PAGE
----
Condoleezza Rice: Institutions Aren't Perfect, But They're The Bedrock Of Democracy Former Secretary of State Condoleezza Rice tells NPR that America is still a "bright, shining city on the hill, not because we're perfect but because we struggle in our imperfections every day."
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Condoleezza Rice Reflects On The State Of Democracy

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Condoleezza Rice: Institutions Aren't Perfect, But They're The Bedrock Of Democracy

Condoleezza Rice Reflects On The State Of Democracy

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  • <iframe src="" width="100%" height="290" frameborder="0" scrolling="no" title="NPR embedded audio player">


It is a disorienting time for many Americans. And we've been trying to make sense of it all in a series called The History of Our Time. We have interviewed writers, thinkers and people in politics, like White House aide Michael Anton and former Irish president Mary Robinson.


MARY ROBINSON: A lot of young people are very cynical about the political framework because they see the countries that preach democracy and human rights being countries largely responsible for the problems in their region.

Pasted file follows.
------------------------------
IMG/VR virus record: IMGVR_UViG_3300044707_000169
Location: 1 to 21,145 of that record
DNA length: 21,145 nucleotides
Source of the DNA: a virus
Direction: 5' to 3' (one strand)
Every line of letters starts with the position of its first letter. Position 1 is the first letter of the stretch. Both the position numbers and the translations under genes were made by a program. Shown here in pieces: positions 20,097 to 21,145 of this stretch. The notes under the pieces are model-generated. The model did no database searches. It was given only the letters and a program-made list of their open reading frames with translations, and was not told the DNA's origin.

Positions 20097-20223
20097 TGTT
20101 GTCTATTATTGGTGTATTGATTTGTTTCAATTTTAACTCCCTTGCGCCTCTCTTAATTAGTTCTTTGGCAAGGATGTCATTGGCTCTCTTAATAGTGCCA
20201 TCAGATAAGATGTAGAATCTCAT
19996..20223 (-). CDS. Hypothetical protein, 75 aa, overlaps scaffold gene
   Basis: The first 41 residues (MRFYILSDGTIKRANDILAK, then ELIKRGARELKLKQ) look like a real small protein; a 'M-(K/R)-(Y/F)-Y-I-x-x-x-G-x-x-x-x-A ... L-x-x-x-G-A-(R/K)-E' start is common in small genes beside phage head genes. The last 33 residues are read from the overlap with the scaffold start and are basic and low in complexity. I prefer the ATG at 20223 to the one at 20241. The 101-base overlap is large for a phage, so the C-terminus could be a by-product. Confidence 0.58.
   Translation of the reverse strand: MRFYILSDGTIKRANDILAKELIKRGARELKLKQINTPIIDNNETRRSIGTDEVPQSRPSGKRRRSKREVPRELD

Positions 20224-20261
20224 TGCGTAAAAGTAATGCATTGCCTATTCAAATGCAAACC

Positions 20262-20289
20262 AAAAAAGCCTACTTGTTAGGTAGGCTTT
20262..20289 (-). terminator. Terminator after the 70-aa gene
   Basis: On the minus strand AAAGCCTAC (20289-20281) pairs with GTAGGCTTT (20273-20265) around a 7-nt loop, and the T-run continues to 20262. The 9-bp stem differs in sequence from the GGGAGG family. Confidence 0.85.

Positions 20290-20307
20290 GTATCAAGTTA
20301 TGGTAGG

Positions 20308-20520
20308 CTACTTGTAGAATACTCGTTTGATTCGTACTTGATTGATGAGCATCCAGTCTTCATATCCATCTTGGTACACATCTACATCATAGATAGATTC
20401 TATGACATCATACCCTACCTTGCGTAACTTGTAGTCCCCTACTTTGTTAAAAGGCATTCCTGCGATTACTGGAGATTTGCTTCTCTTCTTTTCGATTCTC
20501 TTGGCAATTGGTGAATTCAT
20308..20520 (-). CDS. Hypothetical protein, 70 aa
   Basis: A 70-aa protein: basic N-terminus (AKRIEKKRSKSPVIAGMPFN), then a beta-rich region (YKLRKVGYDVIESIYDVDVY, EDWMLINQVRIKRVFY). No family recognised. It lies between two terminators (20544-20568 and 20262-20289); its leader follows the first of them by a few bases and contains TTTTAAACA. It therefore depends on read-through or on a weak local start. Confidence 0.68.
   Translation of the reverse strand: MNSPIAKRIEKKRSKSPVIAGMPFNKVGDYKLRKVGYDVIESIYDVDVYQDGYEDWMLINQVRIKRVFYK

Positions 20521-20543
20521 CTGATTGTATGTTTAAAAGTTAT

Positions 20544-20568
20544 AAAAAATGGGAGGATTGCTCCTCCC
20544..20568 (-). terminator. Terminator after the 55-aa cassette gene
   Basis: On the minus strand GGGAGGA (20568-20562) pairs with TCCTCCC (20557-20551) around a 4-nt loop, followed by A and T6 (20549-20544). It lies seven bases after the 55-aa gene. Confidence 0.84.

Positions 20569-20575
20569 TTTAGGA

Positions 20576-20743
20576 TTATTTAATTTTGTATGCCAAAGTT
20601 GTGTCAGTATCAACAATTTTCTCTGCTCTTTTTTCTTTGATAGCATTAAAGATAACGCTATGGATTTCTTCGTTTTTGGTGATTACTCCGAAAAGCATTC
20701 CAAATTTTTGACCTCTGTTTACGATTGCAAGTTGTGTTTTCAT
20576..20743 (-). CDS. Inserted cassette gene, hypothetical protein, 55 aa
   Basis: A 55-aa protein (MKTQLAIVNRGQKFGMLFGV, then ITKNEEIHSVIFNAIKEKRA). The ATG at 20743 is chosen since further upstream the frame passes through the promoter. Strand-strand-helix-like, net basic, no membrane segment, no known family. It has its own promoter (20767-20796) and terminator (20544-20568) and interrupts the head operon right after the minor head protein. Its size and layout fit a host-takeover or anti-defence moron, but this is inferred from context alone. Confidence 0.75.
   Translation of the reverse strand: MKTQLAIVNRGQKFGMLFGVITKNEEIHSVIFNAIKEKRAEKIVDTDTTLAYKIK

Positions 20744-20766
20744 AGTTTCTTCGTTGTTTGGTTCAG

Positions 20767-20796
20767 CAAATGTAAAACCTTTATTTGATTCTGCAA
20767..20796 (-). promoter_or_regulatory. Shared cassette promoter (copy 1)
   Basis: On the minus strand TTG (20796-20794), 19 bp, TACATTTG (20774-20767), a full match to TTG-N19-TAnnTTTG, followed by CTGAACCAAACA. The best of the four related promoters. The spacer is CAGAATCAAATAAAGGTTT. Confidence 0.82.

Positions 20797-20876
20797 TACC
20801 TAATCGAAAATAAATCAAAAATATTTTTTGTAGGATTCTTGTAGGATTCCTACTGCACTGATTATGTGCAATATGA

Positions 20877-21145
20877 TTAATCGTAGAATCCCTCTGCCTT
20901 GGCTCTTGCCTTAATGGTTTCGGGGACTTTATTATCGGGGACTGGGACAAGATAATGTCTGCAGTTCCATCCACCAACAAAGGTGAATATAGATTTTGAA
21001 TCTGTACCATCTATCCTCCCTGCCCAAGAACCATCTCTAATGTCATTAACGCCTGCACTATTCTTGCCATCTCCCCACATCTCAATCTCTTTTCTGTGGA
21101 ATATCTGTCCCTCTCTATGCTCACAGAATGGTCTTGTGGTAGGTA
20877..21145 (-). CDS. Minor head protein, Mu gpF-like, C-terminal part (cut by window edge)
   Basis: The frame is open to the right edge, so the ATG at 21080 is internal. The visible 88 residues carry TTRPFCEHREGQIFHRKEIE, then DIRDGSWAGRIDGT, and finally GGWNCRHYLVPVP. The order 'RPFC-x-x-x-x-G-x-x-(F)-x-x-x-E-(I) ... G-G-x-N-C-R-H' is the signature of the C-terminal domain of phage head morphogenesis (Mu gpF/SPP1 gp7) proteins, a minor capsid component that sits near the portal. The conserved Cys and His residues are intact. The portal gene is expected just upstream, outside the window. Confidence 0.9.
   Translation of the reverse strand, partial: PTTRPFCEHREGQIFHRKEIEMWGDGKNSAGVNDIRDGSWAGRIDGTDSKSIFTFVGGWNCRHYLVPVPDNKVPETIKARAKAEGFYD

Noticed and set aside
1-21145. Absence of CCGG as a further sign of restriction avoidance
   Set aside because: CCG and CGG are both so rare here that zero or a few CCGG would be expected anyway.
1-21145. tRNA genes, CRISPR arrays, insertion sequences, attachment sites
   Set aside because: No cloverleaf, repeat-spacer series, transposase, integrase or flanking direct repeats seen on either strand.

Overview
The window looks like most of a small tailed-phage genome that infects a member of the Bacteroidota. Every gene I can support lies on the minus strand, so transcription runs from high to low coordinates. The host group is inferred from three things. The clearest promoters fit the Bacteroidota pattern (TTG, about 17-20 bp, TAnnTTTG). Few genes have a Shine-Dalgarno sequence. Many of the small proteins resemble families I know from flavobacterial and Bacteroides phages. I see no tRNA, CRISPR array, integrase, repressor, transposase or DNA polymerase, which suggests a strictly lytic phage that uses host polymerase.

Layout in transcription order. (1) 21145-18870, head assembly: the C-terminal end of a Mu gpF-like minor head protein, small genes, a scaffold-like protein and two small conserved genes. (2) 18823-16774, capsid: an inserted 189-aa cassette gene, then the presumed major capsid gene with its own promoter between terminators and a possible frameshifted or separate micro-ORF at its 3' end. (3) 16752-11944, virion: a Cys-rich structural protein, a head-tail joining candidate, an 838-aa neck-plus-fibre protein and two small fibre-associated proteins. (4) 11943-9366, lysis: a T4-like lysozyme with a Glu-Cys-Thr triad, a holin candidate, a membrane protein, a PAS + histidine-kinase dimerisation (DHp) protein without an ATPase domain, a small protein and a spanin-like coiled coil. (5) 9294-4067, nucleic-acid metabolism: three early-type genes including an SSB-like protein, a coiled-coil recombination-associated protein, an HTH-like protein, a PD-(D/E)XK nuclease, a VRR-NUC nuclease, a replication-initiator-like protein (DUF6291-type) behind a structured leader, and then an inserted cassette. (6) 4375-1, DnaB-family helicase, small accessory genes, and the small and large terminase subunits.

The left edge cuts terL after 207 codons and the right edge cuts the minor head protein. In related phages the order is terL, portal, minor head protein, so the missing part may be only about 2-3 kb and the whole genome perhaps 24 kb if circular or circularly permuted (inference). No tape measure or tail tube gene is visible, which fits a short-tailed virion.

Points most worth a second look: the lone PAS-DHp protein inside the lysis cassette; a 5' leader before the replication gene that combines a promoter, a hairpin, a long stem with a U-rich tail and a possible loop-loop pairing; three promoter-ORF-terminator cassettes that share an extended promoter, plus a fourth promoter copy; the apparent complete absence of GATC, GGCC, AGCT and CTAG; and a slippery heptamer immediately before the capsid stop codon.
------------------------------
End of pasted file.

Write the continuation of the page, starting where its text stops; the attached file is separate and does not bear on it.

MICHAEL ANTON: We want to put the brakes on globalization a little bit and reassert control over our country, our borders with the recognition that, you know, the distinction of citizenship means something.

MARTIN: Today's guest has just published a full-throated endorsement of overseas engagement and democracy building. Condoleezza Rice was national security adviser and secretary of state under President George W. Bush. Her new book is called "Democracy: Stories From The Long Road To Freedom." And in it, Rice addresses the anti-immigrant, anti-trade sentiments that have surged across the U.S. and Europe. She talks about populism, nativism, protectionism and isolationism as the, quote, "four horsemen of the apocalypse."

CONDOLEEZZA RICE: I'm concerned that the current moment might take us back to those four horsemen of the apocalypse. And it didn't work out so well the last time around. And we have to recognize that the reason that the global order that we've enjoyed and almost take for granted over the last several years exists is that after World War II, the United States and its allies tried to build an antidote to what they had seen between World War I and World War II. There, they'd seen protectionism, beggar-thy-neighbor trading policies, so they said, we'll build an open international economy. And they did that.